Mulch is an essential component of landscaping.  Far from being merely aesthetic, organic mulch enriches soil, protects plants and suppresses weeds.  There are many varieties and colors of bark mulch available, but other organic materials like grass clippings, leaves and pine straw can also be used.  The type of organic mulch you choose is an aesthetic choice.  The effectiveness of mulch is determined by how and where it is applied.

A layer of mulch should be 2-4 inches thick.  When adding fresh mulch to a bed, break up any chunks or compacted spots of old mulch.  Then add the layer of fresh mulch being careful not to exceed 5 inches in total depth. For a clean landscape bed edge, shovel the edges of the beds so that the mulch layer is even with the grass height.  This will prevent the mulch from washing into the lawn and give a sharply defined bed line without using plastic bed edging.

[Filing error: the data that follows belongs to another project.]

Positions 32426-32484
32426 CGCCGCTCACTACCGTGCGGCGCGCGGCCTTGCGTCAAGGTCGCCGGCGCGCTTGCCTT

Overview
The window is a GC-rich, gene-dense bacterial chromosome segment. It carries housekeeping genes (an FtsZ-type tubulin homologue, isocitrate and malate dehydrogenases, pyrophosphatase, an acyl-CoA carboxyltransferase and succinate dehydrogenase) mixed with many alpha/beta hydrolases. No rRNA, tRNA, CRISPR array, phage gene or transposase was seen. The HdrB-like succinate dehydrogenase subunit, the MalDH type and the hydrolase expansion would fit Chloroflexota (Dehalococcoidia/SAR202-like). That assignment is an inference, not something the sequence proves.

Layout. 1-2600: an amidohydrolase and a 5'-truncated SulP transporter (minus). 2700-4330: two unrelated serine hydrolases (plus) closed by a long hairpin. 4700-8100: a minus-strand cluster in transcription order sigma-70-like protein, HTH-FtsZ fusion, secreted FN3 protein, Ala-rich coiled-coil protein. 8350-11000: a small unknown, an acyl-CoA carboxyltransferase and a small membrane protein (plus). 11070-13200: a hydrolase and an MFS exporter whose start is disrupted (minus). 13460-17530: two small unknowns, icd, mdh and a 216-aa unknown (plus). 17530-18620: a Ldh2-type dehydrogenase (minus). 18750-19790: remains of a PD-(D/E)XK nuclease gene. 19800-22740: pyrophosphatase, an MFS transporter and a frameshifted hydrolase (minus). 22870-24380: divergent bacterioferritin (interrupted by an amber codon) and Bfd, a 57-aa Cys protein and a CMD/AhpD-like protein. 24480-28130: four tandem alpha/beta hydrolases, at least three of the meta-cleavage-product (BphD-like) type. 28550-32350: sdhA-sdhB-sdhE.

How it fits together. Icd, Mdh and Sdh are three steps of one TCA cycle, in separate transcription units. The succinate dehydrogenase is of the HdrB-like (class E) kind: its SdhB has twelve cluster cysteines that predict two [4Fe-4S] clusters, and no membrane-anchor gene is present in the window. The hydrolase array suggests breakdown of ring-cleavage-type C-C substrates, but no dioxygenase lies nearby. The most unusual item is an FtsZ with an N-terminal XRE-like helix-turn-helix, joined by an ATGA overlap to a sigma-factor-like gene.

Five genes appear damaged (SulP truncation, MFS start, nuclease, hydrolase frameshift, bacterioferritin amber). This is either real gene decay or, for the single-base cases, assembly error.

As organic mulch decomposes, plant enriching nutrients are deposited into the soil.  Certain organic mulches can be selected for the type of nutrients they deposit.  For example, pine straw can be used to raise acidity levels in a plant bed.  A mulch layer will also help to retain water and insulate plant root systems from extreme temperatures.  Mulch helps top soil from becoming compacted or eroded away.

In addition to soil enrichment and protection, mulch protects plants from damage by lawn mowers and weed whackers that get too close.  Mulch will help to suppress weeds, but never lay mulch over top of landscape fabric or plastic sheeting.  As mulch decomposes, a layer of soil/compost will form on top of the sheeting giving weeds a place to germinate.

Regardless of the type or color of organic mulch, plants and trees will flourish surrounded by a layer of properly laid organic mulch.


Sheena Wilson has  a Landscape & Nursery Management degree from Michigan State University and 10 years experience in the landscape and gardening business.  If you have specific questions you want Sheena to answer, you can leave a message below or send an e-mail to and put “Ask Sheena” in the subject line.